Shamrock Tour® - Port Jervis, New York

Text: Troy Hendrick • Photography: Christian Neuhauser

Only a few hours west of the frenetic streetscapes of New York City lonely passages twist through three sets of mountains - the Catskills, the Poconos, and the Kittatinny Ridge. We blew into Jersey's portion of the Big Apple's sprawl, hopped on two Ducatis, and fled the urban mess as fast as possible - which often approaches blinding speeds on these particular banshees, a 998 and an STS4.

Relieved, we reach Port Jervis in the early evening. On the banks of the quiet Upper Delaware River, it's but an hour's trainride from the City, and even less by motorcycle to any of the four outstanding tours of this shamrock where the size of the three mountain ranges fits one-day tours like racing gloves.

Each morning departing Port Jervis, we're treated to a topography of breathtaking scenery and our senses are soon flooded with the rushing waters of mountain trout streams, flashed with powerful displays of fall color, and grounded in caution by the vicious curves and tight turns along the way.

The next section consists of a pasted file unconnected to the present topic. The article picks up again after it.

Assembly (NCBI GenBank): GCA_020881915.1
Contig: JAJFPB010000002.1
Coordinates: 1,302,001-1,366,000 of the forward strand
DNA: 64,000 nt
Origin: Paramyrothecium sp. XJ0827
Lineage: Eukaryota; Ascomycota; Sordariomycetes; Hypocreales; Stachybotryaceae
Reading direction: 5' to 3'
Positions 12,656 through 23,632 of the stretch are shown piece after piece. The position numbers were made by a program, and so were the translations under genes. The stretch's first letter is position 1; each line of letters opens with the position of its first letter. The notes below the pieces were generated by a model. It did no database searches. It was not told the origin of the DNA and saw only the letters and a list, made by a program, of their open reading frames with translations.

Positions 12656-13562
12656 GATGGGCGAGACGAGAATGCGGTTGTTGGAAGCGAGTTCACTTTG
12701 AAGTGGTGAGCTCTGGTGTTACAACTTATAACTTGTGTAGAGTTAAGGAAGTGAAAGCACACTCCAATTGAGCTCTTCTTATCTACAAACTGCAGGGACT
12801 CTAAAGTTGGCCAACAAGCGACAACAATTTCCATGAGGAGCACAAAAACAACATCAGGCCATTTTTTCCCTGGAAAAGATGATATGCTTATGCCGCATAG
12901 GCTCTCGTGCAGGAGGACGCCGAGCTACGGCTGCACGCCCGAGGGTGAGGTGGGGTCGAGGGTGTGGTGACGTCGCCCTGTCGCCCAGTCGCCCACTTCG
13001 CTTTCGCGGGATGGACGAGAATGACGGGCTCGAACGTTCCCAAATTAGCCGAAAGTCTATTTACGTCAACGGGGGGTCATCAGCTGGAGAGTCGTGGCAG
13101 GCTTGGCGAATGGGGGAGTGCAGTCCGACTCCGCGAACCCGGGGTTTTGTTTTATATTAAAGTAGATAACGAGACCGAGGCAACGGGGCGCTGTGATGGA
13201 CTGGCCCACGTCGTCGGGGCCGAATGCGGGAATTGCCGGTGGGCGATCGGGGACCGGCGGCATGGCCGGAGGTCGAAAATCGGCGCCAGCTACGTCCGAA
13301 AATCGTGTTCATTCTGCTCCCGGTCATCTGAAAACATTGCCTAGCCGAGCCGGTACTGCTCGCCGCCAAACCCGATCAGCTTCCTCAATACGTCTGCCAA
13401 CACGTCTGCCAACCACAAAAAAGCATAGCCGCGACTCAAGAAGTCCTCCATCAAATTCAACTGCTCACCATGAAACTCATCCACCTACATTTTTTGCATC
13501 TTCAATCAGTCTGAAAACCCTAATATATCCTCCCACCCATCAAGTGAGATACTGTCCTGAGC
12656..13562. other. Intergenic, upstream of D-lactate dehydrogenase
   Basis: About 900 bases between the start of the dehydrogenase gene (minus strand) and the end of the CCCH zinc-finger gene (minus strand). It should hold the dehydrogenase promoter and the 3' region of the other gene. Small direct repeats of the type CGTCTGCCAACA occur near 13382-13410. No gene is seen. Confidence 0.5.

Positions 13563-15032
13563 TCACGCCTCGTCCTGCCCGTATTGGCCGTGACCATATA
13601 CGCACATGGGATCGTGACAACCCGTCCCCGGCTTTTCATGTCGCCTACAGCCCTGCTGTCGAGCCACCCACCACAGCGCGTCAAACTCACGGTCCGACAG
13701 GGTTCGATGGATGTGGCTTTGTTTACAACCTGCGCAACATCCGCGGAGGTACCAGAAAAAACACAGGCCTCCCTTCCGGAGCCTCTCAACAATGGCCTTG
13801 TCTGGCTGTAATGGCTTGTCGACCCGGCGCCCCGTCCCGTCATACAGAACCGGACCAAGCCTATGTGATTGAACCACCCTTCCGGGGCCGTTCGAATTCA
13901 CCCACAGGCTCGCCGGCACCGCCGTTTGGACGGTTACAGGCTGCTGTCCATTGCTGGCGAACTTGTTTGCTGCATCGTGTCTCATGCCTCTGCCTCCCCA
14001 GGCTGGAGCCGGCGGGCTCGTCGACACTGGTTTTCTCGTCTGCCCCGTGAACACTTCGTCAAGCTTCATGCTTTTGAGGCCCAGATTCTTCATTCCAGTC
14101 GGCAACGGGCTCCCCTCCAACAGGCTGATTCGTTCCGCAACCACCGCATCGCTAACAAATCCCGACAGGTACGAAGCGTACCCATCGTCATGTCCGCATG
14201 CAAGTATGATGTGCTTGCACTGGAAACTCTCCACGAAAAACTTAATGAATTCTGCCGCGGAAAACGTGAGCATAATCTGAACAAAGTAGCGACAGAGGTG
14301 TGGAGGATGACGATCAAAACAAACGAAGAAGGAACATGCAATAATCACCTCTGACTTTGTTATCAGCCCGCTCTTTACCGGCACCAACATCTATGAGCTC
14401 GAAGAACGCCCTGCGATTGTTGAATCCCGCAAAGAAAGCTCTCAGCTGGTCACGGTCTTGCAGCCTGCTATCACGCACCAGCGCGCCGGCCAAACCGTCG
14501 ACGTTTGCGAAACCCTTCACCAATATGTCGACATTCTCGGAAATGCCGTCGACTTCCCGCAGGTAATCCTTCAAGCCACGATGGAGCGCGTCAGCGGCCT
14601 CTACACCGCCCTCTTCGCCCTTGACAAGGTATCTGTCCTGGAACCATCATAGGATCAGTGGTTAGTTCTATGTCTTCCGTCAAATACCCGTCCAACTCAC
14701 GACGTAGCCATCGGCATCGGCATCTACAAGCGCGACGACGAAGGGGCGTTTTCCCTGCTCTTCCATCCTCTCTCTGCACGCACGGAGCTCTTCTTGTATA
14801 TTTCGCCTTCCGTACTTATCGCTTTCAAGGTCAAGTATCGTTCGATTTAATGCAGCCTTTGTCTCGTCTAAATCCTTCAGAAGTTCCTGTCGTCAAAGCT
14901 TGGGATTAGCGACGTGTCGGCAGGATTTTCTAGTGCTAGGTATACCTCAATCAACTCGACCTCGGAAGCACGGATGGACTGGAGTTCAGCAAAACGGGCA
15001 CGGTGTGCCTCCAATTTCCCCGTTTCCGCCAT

Leaf 1: Catskills East - Tripping to Woodstock
From Port Jervis, it's only five or six miles before we are gripping the sheer walls of the Delaware River Valley high above the water with only a stone guardrail to separate us from the drop. The trees have almost reached their peak, and as we descend to the riverbanks of the Delaware, they spread a canopy of color with shafts of light sparking through the rustling tunnel of leaves. Speeding inside the kaleidoscope, I jig the STS4 through the quick, short turns, watching the scattered leaves caught up in Christian's draft spin off the tires in swirling tendrils of air. Perhaps the first true day of fall after an Indian summer, the light is clear, and the breeze is crisp. We've begun our journey climbing into the massive rolling hills that serve as the entranceway to the Cat-skill Mountains.

Turning north from SR 97 onto SR 52, we gradually gain altitude. Traffic, that necessary evil, climbs with us. We haven't yet hit the true back roads, and while so close to New York City, it's to be expected and tolerated. The Ducatis drone harmoniously as we pass creeks, lakes, and reservoirs. Curling around the Neversink Reservoir, we note the water level has sunk far enough to expose the sandbars in the middle, and plants are sprouting well below the normal waterline. Most of the East Coast has felt the drought this summer of 2002, and the streams and rivers here are no exception, even with a name like Neversink.

(End of preview text.)

For the complete touring article, including facts & information, map(s), and GPS files, please purchase the September/October 2003 back issue.